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Supreme Court ruling means yes to 150 green jobs

Supreme Court ruling means yes to 150 green jobs

The Supreme Court of New Zealand has given the green light for three out of four new salmon farms in Marlborough. The new farms represent the first new space to be allocated for salmon for over twenty years.

New Zealand King Salmon CEO Grant Rosewarne says having a final decision is a relief to staff and management despite the disappointment over losing one of the farms. He says "We are pleased to finally have some certainty after three years of legal process. The decision enables us to bring economic benefits to the region while operating in an environmentally sustainable manner.”

The Supreme Court decision comes three years after the company first applied for a change to the Marlborough Sounds Resource Management Plan, and for resource consents to farm salmon at nine new sites.

The applications were first submitted to the Environmental Protection Authority in 2011 and heard by a five-member Board of Inquiry.

The Board of Inquiry granted permission for four of the nine new sites applied for. The Board's decision was appealed in the High Court by two environmental groups, Sustain Our Sounds and Environmental Defence Society. The appeals in the High Court were rejected and the groups took their appeals to the Supreme Court where three of the four farms were confirmed.

Two new farms in the Pelorus Sound and one in Tory Channel total about four surface hectares in the Marlborough Sounds, and will eventually generate up to 150 new jobs for Marlborough and across the Top of the South.

The decision to grant the farm in Port Gore was overturned by the Supreme Court on the grounds the site is within an area of 'outstanding natural character and landscape'.
Mr Rosewarne says the benefits from the new farms will be significant, coming off a tiny footprint. He says "salmon farming has low feed inputs, high yields, uses little space and relieves pressure on the wild fishery. The jobs generated from this expansion could well be described as green jobs".

Once fully operational, salmon farming in Marlborough will generate around $210m in direct revenues as well as flow-on business for local companies supporting the industry. These include transport operators, engineering firms, science providers, tourism operators, local contractors and retail shops.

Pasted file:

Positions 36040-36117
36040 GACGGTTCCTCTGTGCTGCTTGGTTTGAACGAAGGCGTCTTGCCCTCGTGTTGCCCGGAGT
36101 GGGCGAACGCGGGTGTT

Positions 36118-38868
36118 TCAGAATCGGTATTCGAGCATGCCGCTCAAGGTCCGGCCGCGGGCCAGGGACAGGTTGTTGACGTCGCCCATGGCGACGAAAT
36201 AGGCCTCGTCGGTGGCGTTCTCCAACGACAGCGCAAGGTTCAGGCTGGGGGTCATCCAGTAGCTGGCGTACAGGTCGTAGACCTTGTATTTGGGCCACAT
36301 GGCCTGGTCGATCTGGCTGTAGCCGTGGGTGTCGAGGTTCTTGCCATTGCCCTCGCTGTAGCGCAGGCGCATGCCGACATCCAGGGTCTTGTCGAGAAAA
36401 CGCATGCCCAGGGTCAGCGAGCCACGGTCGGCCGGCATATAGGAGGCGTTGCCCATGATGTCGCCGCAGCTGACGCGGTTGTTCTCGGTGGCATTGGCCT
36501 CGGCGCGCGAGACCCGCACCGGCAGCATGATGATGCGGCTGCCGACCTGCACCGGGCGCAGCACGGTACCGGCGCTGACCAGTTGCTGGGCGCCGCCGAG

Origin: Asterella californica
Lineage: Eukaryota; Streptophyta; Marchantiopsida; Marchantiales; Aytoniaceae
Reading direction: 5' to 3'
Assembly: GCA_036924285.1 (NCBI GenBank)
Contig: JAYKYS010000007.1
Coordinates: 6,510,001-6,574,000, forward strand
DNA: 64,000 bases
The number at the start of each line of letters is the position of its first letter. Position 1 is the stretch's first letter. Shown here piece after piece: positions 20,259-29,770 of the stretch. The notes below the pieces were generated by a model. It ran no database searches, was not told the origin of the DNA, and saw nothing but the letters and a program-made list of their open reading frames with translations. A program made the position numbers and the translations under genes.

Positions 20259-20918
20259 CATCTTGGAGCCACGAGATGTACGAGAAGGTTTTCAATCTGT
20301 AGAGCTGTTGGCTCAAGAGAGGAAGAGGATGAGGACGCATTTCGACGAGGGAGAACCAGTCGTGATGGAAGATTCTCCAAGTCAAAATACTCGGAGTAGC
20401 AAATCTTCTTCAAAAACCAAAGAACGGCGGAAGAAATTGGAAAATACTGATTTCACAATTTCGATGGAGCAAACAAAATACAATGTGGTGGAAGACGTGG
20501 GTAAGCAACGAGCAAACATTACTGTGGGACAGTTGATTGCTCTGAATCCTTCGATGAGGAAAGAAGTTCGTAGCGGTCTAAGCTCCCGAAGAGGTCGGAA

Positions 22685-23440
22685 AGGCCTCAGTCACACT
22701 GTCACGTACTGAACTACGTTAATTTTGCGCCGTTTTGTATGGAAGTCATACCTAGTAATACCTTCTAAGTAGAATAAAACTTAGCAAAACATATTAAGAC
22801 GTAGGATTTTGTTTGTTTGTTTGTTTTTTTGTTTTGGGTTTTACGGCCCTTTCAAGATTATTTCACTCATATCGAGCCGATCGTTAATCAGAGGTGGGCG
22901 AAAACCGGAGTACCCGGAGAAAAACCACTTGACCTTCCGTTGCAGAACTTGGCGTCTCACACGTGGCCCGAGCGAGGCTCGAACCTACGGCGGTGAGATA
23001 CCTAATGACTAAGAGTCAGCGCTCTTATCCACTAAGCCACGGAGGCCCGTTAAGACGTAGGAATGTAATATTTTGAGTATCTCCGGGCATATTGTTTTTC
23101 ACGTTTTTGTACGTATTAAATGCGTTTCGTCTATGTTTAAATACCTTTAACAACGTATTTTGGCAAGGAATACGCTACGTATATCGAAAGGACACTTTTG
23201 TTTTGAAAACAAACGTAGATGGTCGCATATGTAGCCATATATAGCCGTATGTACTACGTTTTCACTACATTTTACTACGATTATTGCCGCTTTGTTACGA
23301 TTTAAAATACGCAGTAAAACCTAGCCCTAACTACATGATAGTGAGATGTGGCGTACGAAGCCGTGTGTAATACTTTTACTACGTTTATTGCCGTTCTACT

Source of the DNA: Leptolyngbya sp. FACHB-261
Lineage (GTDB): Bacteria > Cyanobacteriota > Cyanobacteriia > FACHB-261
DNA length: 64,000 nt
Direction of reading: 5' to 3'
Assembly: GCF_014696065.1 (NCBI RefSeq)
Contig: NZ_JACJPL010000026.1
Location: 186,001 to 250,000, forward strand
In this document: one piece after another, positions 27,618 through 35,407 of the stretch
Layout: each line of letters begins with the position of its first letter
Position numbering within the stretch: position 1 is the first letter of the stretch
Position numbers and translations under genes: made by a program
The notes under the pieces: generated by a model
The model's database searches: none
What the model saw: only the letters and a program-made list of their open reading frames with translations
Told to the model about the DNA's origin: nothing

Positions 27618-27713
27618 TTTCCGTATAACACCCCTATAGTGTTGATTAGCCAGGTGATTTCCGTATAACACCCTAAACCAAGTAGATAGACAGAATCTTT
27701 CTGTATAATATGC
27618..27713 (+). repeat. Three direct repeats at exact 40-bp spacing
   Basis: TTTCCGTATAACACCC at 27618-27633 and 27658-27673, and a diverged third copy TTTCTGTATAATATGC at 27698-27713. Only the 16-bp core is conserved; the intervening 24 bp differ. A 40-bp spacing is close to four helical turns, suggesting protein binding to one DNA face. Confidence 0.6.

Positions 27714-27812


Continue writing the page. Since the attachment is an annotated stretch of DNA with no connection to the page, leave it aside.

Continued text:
In addition, without diminishing its commitment to Nelson, more of New Zealand King Salmon's operations could eventually be located in Marlborough such as some fish processing and management functions. Mr Rosewarne says processing in Marlborough would reduce time to market by a day, meaning fresher fish to customers, while reducing costs at the same time.

Outside of the court room, New Zealand King Salmon, the Marlborough District Council, marine scientists and environmental campaigners have been working together to develop best practice guidelines for salmon farming. This work is being facilitated and guided by renowned international experts to bring confidence and independence to the process.

Mr Rosewarne says the best practice guidelines will provide a platform for agreement to be reached by all parties. He says “We are committed to work together on solutions that are acceptable all round, which are good for the economy and the community, while protecting the environment."

"This may involve some compromise by all parties to find the middle ground that is workable for both the industry and the community, and something we can proudly promote to the world.”

He says the legal process including a Board of Inquiry and two court appeals has been expensive and exhausting for all concerned, and he is pleased this is over and a new era of communication and collaboration has emerged, and already a lot of common ground has been achieved.

In addition to engaging locally, New Zealand King Salmon has recently joined the Global Salmon Initiative (GSI). The GSI is a collaboration of the 14 major global salmon companies and the World Wildlife Fund (WWF). It has the goal of providing a highly sustainable source of healthy protein to feed a growing global population, whilst minimising environmental footprint, and continuing to improve social contribution.

"This is a game-changer. The salmon sector working together and embracing sustainability is going to radically change aquaculture – and affect the food industry in a big way,” said Dr Jason Clay, Senior Vice President of Market Transformation for WWF.

Today's Supreme Court ruling is generally consistent with the Global Salmon Initiative's goals to grow sustainably. The three new farms provide a ten year growth trajectory for New Zealand King Salmon, however, the precedent set by the decision casts doubts on all major developments in the primary industry that require space to grow - aquaculture, agriculture, forestry or horticulture.


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